WEDNESDAY, May 11, 2022 (HealthDay News) — A new study suggests that people who rely on coffee for their recovery may also see an increase in their cholesterol levels — especially if they drink the unfiltered variety.
Researchers found that among more than 21,000 Norwegian adults, those who indulged in several cups of coffee per day generally had slightly higher cholesterol than those who did not. However, the extent of the difference depends on the method of fermentation.
People who drank the “less filtered” coffees — made with a French press, for example — showed the greatest cholesterol effects: On average, those who drank six or more cups a day had cholesterol levels 8 to 12 points higher, versus who do not drink.
Espresso aficionados came next, followed by women who drank distilled coffee (with no cholesterol traces among their male counterparts).
The findings are consistent with previous studies suggesting that unfiltered coffee may have a special effect on cholesterol levels, according to researcher Dr. Maja Lisa Luchen.
Unfiltered beverages include coffees that are boiled or brewed using a French press or “piston”. Espresso also falls into this category, but it is filtered out relatively more than other varieties, said Løchen, a professor at UiT The Arctic University of Norway.
Brewing methods are important because coffee contains natural oils that can raise blood cholesterol. Researchers have long known that unfiltered coffee contains more of these oils by exposing it to hot water for a long time.
Indeed, it was the Tromsø study from Norway that first showed, in the 1980s, that “everything is fermenting,” Loeschen said.
She noted that in those days, boiled coffee was the unfiltered choice. But now espresso and plunge coffee are in vogue, so Luchen and her colleagues used more recent data from the Tromsø study to look at the relationship between those drinks and blood cholesterol.
“Norwegians love coffee, and Norway has the second highest coffee consumption in the world,” Loeschen said.
The results, published online May 10 in the journal open your heart, It is based on more than 21,000 adults aged 40 and over who reported their coffee drinking habits, exercise levels, and alcohol intake.
On average, study participants drank four to five cups of coffee per day. The results showed that those who indulged in boiled or French coffee – six or more cups a day – showed the highest rises in cholesterol, compared to non-drinkers.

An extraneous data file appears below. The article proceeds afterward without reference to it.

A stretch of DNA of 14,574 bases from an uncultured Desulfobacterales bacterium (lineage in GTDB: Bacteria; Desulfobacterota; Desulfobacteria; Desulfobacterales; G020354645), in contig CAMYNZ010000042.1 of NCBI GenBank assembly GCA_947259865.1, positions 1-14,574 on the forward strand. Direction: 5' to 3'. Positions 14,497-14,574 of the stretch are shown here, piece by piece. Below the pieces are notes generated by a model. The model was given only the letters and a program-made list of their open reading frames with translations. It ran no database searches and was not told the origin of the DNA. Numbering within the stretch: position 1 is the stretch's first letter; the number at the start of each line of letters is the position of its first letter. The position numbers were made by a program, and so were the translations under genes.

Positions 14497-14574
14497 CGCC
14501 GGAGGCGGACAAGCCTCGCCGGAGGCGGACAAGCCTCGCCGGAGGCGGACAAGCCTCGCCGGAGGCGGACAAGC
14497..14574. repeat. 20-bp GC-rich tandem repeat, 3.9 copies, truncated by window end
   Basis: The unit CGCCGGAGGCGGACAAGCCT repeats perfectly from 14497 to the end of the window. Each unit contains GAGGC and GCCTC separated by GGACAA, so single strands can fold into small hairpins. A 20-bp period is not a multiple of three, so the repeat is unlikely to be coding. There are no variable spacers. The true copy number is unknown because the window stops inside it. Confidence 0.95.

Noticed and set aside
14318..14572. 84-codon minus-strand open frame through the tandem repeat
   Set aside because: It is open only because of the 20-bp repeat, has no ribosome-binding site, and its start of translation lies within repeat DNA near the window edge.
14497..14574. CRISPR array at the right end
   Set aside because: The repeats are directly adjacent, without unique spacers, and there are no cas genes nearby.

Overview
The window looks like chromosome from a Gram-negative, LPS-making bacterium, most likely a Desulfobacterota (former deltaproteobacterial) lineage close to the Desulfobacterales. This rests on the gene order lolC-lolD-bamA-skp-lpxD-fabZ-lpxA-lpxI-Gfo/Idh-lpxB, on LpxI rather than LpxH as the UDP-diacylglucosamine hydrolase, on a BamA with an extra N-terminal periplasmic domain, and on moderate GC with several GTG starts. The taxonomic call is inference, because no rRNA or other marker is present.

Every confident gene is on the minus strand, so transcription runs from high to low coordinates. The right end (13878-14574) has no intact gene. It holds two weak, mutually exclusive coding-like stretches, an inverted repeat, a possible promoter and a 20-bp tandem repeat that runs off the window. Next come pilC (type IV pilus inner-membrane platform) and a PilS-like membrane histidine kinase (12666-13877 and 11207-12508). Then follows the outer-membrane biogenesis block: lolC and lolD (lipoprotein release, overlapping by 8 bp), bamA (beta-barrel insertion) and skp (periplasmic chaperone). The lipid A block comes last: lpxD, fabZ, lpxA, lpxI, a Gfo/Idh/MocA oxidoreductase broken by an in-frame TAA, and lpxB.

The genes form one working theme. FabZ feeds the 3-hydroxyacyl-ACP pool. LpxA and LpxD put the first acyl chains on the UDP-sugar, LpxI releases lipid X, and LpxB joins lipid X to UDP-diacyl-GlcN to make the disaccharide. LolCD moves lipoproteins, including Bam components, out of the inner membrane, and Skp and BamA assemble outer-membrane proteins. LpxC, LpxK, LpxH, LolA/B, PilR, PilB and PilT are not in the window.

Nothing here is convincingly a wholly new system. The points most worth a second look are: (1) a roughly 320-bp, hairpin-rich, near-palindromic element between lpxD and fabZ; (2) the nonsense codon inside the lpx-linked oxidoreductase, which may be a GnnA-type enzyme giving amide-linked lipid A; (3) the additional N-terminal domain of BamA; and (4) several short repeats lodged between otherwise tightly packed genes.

Next came the people who said they had three to five cups of espresso a day. Their total cholesterol was about 4 to 6 mg/dL higher, compared to people who didn’t drink espresso. Finally, women who drank at least six cups of filter coffee daily had 4 mg/dL higher cholesterol levels, on average, than women who never drank filter coffee.
However, the registered dietitian who was not involved in the study had some caveats.
For one thing, there was no information about the participants’ overall diet, said Connie Dickman, a food and nutrition consultant and former president of the Academy of Nutrition and Dietetics.
It’s also not clear, Dickman noted, if people regularly inundate their favorite coffee with sugar and cream.
So, she said, the question remains, is it the coffee, the cream, or the foods people consume with all those cups of coffee?
“Coffee itself is likely to be a very small player in raising cholesterol,” Dickman said. “So instead of worrying about coffee’s effect on cholesterol, look at your entire diet and identify other healthy lifestyle behaviors.”
Luchen also pointed to the bigger picture, noting that coffee in moderation (up to five cups per day) was associated with a lower risk of heart disease and a longer life.
Angel Planells is a Seattle-based registered dietitian and spokesperson for the Academy of Nutrition and Dietetics. He said filter or instant coffee might be the best options for people who are watching their cholesterol. But again, general diet and lifestyle are key.
Planells said that if you really enjoy that latte or mocha, there may be other ways to reduce some of the “bad” fats from your diet — such as cutting back on processed meats or fried foods.
Planells said some people should be particularly aware of the caffeine in coffee — including pregnant women and anyone with potential caffeine side effects, such as sleep disturbances or “jitters.”
The Harvard School of Public Health has more on the health effects of coffee.
SOURCES: Maja-Lisa Løchen, MD, PhD, Professor, Preventive Medicine, UiT, Arctic University of Norway, Tromsø, Norway; Connie Dickman, RD, MEd, Consultant Food and Nutrition, St. Louis, and past president of the Academy of Nutrition and Dietetics, Chicago; Angel C. Planells, MS, RDN, National Spokesperson, Academy of Nutrition and Dietetics, Chicago; open your heartMay 10, 2022, online